Flexible working applications

Flexible working applications – how quickly do you need to deal with them?

Dec 15th, 2021

Marie Horner, Partner

A recent decision of the employment appeal tribunal (EAT) has sharply brought in to focus the timeframe within which businesses must consider and decide upon requests to work flexibly, and the need to ensure that express agreement is reached with the employee to extend that period where desirable to consider the request fully. 

Claims to the tribunals for failure to adhere to the 3-month time limit for flexible working requests are relatively uncommon, most likely because the value of such claims are quite low and employees are reluctant to bring complaints against their current employer.  However, the recent case of Walsh v Network Rail Infrastructure Ltd reached the EAT on this very point and acts as a clear reminder that neither the timeframe, nor the need for express agreement to extend it, are optional, and that any appeal on the original decision is also to be considered within those 3 months.

What happened in this case

Mr Walsh lodged a tribunal complaint against Network Rail after the 3-month period had expired, notwithstanding that an appeal hearing had been arranged for a date shortly after that. 

The tribunal originally found that Mr Walsh had impliedly agreed to extend the 3-month period by virtue of his agreement to attend the appeal hearing outside of the initial time limit.

However, the EAT disagreed.  Mr Walsh had in fact never expressly agreed with Network Rail to extend the decision period and this should not have been implied into his agreement to attend the appeal meeting.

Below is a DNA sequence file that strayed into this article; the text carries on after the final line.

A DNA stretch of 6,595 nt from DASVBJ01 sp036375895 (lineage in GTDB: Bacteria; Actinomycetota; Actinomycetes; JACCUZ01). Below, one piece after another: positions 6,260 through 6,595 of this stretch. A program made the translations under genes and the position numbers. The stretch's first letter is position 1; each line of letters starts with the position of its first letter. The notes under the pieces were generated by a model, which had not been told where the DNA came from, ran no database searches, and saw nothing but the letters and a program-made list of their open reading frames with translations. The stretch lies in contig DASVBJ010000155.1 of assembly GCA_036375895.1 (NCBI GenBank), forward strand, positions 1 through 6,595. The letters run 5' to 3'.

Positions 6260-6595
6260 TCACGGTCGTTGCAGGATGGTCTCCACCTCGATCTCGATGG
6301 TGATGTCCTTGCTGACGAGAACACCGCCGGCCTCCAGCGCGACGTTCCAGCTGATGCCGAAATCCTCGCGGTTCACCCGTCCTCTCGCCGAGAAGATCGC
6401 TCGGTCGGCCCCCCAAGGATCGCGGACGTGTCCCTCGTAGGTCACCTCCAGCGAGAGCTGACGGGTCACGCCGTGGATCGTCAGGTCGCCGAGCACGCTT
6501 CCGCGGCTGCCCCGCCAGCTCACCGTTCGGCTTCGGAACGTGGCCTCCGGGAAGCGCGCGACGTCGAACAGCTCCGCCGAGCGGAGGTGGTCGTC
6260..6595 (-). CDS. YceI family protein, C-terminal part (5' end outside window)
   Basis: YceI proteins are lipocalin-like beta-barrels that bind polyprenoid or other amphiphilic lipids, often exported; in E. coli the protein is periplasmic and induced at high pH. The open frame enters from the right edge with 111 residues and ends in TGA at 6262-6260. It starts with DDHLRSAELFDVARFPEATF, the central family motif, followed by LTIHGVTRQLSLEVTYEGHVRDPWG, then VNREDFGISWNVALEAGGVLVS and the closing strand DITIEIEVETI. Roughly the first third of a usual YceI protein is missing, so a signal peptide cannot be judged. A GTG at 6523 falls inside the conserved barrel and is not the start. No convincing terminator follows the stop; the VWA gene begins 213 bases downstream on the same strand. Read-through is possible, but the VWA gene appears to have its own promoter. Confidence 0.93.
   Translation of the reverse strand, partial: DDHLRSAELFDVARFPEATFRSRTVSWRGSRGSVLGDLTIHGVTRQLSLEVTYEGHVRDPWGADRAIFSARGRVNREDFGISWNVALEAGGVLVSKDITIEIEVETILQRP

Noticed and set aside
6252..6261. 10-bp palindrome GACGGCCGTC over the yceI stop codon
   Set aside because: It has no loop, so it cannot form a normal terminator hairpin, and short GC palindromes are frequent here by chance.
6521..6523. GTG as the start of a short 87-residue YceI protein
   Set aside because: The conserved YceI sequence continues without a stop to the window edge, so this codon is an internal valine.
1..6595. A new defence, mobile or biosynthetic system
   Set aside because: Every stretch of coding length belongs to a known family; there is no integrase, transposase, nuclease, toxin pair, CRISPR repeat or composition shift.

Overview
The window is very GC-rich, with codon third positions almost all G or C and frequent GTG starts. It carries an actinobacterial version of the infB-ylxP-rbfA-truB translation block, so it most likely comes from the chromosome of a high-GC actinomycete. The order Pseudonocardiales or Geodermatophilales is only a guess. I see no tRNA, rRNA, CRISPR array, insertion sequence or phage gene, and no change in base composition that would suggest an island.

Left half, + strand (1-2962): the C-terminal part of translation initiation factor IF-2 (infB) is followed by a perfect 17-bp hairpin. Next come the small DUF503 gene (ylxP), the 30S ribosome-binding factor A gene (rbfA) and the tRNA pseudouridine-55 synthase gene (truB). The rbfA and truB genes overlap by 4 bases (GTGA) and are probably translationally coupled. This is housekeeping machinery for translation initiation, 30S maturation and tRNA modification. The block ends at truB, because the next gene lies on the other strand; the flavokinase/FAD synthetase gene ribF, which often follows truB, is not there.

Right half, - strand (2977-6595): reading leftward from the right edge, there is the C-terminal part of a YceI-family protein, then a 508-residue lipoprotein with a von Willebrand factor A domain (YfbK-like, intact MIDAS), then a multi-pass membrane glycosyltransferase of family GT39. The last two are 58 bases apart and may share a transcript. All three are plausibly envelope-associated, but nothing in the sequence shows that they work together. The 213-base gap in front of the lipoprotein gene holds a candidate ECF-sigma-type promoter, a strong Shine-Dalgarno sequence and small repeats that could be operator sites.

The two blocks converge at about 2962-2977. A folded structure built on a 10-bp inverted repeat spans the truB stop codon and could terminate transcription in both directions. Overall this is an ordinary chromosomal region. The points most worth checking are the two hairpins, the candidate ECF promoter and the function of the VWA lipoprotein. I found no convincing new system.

The EAT said that Mr Walsh must have expressly agreed to both the extension and the length of that extension for an express agreement to be present.

If you are dealing with a flexible working request

In summary, when dealing with a flexible working request, ensure that you note the 3-month time limit at the outset, and allow for a possible appeal hearing and final decision-making period to come within that timeframe.

Review the progress of the process periodically and, if it looks like further time might be needed, obtain agreement in writing from the employee to an extension of time.

As the government has, in its recent consultation paper, proposed to reduce the timeframe for considering flexible working requests, it would be prudent to get a clear process in place now and ensure managers who deal with requests fully understand the timelines.

For assistance with flexible working requests or any other employment law and HR issues, give the Langleys employment law team a call on 0330094777, or contact us.

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Marie Horner


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